Yet those Assange supporters who claim that his alleged sexual offences are actually minor, and have been sexed-up by the media, really have no one to blame but themselves and their friends. Because the re-presentation in recent years of seduction as assault, drunken sex as potential rape, and sex without a condom as one of the worst things a man could ever do – which are all the kind of things Assange is accused of – spring precisely from the campaigning of the same illiberal liberals who have now made Assange into a hero. He is being eaten alive, not by a ravenous Empire, but by the politics of suspicion and demonisation of lust that have been a prominent feature of his own kind’s radical campaigning over the past decade.

Wikileaks supporters say Assange is really only guilty of ‘poor bedroom etiquette‘. One accuses the two Swedish women of ‘using feminist-inspired rhetoric and law to assuage what appear to be personal injured feelings’. They may well have a point. The things Assange is alleged to have done hardly make him the Yorkshire Ripper. There are two accusations of a specific Swedish crime called ‘ofredande‘, meaning ‘misconduct’: he allegedly ‘pushed his erect penis against the complainant’s back, thus violating her sexual integrity’; and he allegedly had sex without a condom with the other complainant ‘against her explicitly stated wish’. He’s also alleged to have had sex with one of the women while she was asleep, and to have ‘used his body weight’ to hold down the other woman during sex.

This looks more like a murky, messy sexual encounter than rape. But who was it who effectively redefined unpleasant, regretted sex as sexual assault? The very same radical lawyers, feminists and liberal commentators who now make up what we might call, for want of a better phrase, the Wikileaks set. The effective criminalisation of seduction, the transformation of sex without a condom into a secular sin without equal, was nodded through precisely by the kind of campaigners who now wring their hands over the alleged use of a weird sexual encounter to shame and possibly topple their man of the moment. The heated dinner-party debates over Assange really represent an attempt by one section of the liberal elite to backtrack on its complicity in the recent relentless politicisation of sexual encounters, while the other section tries to uphold that politicisation even in the face of someone as popular amongst their colleagues as Assange.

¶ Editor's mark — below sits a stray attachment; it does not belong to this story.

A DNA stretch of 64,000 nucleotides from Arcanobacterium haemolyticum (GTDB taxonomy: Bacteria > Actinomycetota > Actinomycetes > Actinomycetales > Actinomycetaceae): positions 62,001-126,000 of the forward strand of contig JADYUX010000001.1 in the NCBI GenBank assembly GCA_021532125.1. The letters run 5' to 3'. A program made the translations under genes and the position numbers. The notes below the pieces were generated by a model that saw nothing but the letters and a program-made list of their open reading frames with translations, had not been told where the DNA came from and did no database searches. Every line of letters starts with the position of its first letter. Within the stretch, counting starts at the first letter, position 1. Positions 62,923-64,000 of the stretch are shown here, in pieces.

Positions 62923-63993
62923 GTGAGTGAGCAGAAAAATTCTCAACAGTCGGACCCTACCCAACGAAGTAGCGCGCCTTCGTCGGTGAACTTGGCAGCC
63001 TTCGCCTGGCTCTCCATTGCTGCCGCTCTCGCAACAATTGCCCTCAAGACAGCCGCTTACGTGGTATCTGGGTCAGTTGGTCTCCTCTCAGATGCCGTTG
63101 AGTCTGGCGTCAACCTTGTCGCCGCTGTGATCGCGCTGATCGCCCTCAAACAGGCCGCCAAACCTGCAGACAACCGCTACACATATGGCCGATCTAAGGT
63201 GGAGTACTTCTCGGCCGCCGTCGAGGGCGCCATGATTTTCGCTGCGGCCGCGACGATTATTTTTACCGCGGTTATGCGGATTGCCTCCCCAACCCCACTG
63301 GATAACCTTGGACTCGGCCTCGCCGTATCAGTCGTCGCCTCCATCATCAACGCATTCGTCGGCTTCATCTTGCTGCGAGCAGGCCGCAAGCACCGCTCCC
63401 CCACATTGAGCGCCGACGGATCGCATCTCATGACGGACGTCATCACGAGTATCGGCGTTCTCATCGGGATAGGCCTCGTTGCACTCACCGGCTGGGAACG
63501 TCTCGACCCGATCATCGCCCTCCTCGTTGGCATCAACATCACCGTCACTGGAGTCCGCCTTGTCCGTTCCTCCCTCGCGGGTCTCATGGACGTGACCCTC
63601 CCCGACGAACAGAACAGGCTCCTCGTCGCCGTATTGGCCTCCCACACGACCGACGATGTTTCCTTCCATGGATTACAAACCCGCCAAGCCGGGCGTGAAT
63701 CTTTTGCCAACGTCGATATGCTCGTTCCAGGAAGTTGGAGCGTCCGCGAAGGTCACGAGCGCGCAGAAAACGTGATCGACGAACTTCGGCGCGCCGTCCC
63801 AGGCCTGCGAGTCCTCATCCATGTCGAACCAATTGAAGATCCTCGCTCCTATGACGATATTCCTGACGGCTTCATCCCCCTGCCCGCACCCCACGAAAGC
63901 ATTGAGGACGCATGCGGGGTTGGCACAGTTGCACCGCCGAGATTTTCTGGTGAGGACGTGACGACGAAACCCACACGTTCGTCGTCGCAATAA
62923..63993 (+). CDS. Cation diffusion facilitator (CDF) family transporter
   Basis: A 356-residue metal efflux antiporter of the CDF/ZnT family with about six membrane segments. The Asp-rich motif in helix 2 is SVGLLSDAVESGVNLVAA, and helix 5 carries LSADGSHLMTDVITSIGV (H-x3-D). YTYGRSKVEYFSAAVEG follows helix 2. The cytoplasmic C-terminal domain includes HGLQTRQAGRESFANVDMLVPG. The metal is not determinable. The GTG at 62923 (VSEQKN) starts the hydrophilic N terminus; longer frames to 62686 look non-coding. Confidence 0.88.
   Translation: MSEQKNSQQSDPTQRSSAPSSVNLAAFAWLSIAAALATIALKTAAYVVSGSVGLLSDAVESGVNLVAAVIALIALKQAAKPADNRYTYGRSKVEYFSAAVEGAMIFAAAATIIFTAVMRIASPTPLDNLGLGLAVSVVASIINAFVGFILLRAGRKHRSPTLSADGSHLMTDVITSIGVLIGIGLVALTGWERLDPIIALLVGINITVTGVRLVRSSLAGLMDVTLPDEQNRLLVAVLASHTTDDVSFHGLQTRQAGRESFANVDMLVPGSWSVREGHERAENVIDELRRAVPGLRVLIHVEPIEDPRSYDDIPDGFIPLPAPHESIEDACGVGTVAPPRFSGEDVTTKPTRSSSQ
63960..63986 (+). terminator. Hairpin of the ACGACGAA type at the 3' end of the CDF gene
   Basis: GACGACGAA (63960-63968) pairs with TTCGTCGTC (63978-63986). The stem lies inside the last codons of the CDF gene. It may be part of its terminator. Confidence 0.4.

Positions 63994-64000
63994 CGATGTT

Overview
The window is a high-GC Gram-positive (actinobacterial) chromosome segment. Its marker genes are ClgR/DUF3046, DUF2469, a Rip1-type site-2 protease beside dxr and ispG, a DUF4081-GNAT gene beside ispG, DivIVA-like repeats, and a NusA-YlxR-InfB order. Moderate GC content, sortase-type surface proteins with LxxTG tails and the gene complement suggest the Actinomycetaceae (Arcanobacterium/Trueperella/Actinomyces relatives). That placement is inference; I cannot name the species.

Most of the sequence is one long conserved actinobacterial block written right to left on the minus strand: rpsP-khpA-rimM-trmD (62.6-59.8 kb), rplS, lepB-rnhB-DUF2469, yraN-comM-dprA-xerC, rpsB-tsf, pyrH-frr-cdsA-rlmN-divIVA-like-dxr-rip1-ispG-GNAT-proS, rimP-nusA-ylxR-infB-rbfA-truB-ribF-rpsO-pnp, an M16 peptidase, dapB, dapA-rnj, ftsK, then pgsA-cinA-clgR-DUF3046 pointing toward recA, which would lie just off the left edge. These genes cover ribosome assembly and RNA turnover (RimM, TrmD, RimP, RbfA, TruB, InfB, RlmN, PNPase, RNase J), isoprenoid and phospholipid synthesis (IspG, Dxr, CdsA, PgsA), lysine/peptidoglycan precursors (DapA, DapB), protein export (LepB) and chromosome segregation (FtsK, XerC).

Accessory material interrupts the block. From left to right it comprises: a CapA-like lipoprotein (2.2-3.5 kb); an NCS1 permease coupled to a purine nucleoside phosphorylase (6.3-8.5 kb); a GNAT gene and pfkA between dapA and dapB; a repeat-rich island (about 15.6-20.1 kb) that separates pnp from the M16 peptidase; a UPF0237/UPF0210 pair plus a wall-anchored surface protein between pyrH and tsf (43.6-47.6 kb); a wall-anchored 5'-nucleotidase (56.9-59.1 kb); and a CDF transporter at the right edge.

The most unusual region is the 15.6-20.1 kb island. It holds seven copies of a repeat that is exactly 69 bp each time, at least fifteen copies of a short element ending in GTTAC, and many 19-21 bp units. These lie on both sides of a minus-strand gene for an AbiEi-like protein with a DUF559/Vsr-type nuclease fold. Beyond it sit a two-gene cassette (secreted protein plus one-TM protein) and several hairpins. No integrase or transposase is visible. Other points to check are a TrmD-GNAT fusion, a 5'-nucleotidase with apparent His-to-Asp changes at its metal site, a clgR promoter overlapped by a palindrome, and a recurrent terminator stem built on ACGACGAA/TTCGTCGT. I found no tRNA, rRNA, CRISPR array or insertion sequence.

More fundamentally, both the pseudo-feminism that some claim is being used to attack Assange and Assange’s own style of political campaigning spring from the same source: the serious denigration of liberal thinking in recent years and its replacement by a culture of conspiracism and victimism. In the Assange view of the world, hidden forces, normally powerful men in suits, control pretty much everything, and the only way to deal with them is through the apparently cathartic process of revelation (read more of Assange’s utterly barmy views here). In the victim-feminist view of the world, patriarchical structures, normally powerful men in suits, control pretty much everything, and the only way to deal with them is through exposing their flirtations, offensive language and attitudes to women for what they really are: a kind of rape.

Assange now finds himself falling victim to the very conspiratorial, veil-tearing, super-suspicious politics that he himself promotes, this time with him as the ‘power relation’ whose private habits and antics must apparently be revealed, sluice-like, for the public to wade through. The whistleblower has been whistleblown. It is difficult to avoid the conclusion that he is being swallowed up, not by the Empire, but by the cults of revelation and victimhood that are the two pillars of modern-day radicalism.

Assange should have a fair trial utterly untouched by political concerns. The rest of us should enjoy the freedom to read and discuss any published material that appears on the web. And everyone else who is currently fantasising that Assange is either a hero or the devil incarnate should urgently seek a reality check.

Brendan O’Neill is editor of spiked. Visit his personal website here.

To enquire about republishing spiked’s content, a right to reply or to request a correction, please contact the managing editor, Viv Regan.

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Topics Free Speech